What is the Cambridge DELTA course like?

What is the DELTA course like? To find out, in the fifth week of the course, Tom Walton talked to trainees taking the eight-week intensive summer course...


You can spot those doing the DELTA course easily enough. They chill out on the terrace at about six in the afternoon over a beer, after classes are over for the day, taking themselves a well-earned break, looking as if it's certainly been a hard day, but looking too as if they enjoy being together.

One of the things that all the trainees on the course seem to comment on is how supportive they are of one another. Fred Kamperman, who is from Halifax, Canada, says that, though it can seem a bit "heads-down, don't-come-up-for-air" at times, "everyone is coping, everyone is very supportive".

"You're away from your friends and family for two months, so it's important to find support," Fred says. "Are all DELTA groups like that?" They probably are, perhaps particularly so on the intensive course. Emma Ruiz, a native of Barcelona, had considered the extensive course, but people had said to her that on the intensive course you have a lot more contact with your colleagues. "You virtually live with each other!" says Neil Forrest, one of the course tutors.

Emma was enjoying not just the support but also the collaborative learning sort of aspect to it - "I'm willing to be helped, and I'm willing to help, too… You learn more, don't you?" she says.

Buckle down, stay focused

DELTA is certainly no holiday. "You have to buckle down and stay focused. For an eight week stretch, it's hard, but not impossible," Fred says, adding that "the tutors are very good at breaking it all down into bite-sized pieces, so you don't get so overwhelmed by the course workload" and that the tutors had been very good at "guiding and reassuring". Fred knew someone who had done the intensive course before him, so he knew what to expect.

Was it too intense on occasions? Apparently not. Tash Buccianti, from Melbourne, Australia, was finding it "very manageable" and thought that "no one is losing it" - to the extent that she is now right up with her assignments. Wisely, Tash had started doing some pre-course reading five months before it began: "Quite a lot of what I'm doing now is to some extent recycling, which has really helped," she says.

Emma (like most people!) had got just a bit behind with her assignments. "It's very intense," she says, particularly in terms of the amount of work you have to put in afterwards, after the teaching practice and the input and feedback sessions. There never seems to be quite time to write the next essay, or do as much reading for it as you would like. "At the end of the day, I'm just knackered, if you'll pardon the expression," Emma says. "I can't just go home and get straight down to work". Which is why they're sitting out there on the terrace at six, you see.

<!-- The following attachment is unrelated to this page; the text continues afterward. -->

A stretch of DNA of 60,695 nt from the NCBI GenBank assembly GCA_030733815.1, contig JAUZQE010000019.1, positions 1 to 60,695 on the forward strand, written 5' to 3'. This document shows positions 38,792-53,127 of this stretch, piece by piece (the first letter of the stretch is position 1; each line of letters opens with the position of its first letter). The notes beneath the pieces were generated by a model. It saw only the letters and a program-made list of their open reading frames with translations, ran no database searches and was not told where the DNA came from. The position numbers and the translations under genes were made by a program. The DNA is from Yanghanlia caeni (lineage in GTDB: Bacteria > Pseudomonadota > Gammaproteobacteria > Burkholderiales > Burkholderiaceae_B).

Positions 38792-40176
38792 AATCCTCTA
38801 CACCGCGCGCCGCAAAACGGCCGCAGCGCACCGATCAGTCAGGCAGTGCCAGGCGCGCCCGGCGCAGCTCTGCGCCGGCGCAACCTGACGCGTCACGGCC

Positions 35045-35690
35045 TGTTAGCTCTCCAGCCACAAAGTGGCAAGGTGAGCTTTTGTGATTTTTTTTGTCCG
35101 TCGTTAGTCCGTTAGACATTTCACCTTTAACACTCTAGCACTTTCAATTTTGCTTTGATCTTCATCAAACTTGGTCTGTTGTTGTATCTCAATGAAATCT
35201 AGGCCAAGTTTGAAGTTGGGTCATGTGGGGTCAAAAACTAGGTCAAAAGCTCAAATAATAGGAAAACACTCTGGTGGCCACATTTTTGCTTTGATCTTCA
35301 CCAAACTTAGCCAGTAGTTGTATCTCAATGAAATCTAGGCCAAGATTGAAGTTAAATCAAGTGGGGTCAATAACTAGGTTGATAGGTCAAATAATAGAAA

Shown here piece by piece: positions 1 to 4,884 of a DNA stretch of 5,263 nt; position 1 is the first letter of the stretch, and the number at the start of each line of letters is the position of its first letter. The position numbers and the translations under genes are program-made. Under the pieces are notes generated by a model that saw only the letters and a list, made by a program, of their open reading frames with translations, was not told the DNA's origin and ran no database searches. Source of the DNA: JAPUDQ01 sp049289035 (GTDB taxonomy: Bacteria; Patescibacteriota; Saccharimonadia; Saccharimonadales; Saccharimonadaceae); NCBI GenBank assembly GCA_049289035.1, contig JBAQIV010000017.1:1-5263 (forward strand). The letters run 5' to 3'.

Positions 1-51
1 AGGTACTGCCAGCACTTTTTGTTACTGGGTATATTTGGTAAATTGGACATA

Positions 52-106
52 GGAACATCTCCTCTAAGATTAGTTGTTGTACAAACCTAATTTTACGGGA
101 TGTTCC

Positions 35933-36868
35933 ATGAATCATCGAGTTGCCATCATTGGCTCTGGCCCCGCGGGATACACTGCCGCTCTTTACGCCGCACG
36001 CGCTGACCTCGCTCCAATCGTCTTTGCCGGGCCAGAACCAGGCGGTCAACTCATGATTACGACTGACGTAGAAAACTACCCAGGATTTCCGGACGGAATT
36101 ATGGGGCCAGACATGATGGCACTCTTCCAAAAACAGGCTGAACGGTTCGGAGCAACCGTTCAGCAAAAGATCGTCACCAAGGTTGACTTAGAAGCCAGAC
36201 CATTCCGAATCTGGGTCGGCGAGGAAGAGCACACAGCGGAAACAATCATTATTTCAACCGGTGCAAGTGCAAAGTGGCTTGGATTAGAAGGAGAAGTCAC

Intensive or extensive?

Of course, there is an alternative to the intensive DELTA course - the extensive option which runs from October to March, leading to the exam in June. Fred had chosen the intensive course because he thought he'd "feel more focused" on it. For Emma, it had been more a practical consideration: "I had no idea where I was going to be working in September, having recently arrived back in Barcelona".

For the people on the summer course, most will be taking the exam at its other sitting, in December.

Teaching practice

For anyone who may remember being nervous about doing their first ever teaching practice on a CELTA course, it may come as a surprise to hear that the DELTA trainees seem to have enjoyed "TP".

"That's the difference between CELTA and DELTA," Emma says. "On CELTA there are always lots of people who are really young who just want to travel. Teaching is probably something they're just going to do for a year or two - whereas on DELTA you've got people who, well, that's what they do, that's what they're good at, and they just want to get better at it."

Emma had enjoyed being with people from different backgrounds, all experienced teachers, all people who actually like teaching. "I've learnt a lot from watching others teach," Emma says, "and from listening to the tutors' feedback, even on lessons that were not my own."

"People on the course are all very good teachers, as you can see every day in the classroom," says Fred. "They've got different styles and it's very interesting because you spend so much time in your own classroom you don't get to see what other teachers do - that's one of the big learning experiences for me. Sometimes you think, "That's not the way I would have taught the lesson", but then when you go for feedback, the tutor says 'That was great' and you get a second chance to look at things and take the blinkers off."

And the students were great too!

One reason why they enjoy TP may well be the sort of students they find themselves teaching. "The students have been great," Fred says. "They know why we're there, we know why they're there and it's a mutual admiration sort of thing."

Tash agreed with that: "I can't believe how responsive they've been! Partly I think it's that they know we're on the course and they are just genuinely supportive - it's been a joy!"

Page 2

Why do DELTA?

Fred Kamperman

One of the many things they teach you at IH is how important it is to sit down and talk to your students. Fred Kamperman does just that...


That's the difference between CELTA and DELTA: on DELTA, teaching is what people do, that's what they're good at, and they just want to get better

—Emma Ruiz


Emma Ruiz talks to her students

Emma Ruiz talks to her students: providing help when the learners actually need it - that's something else you learn...



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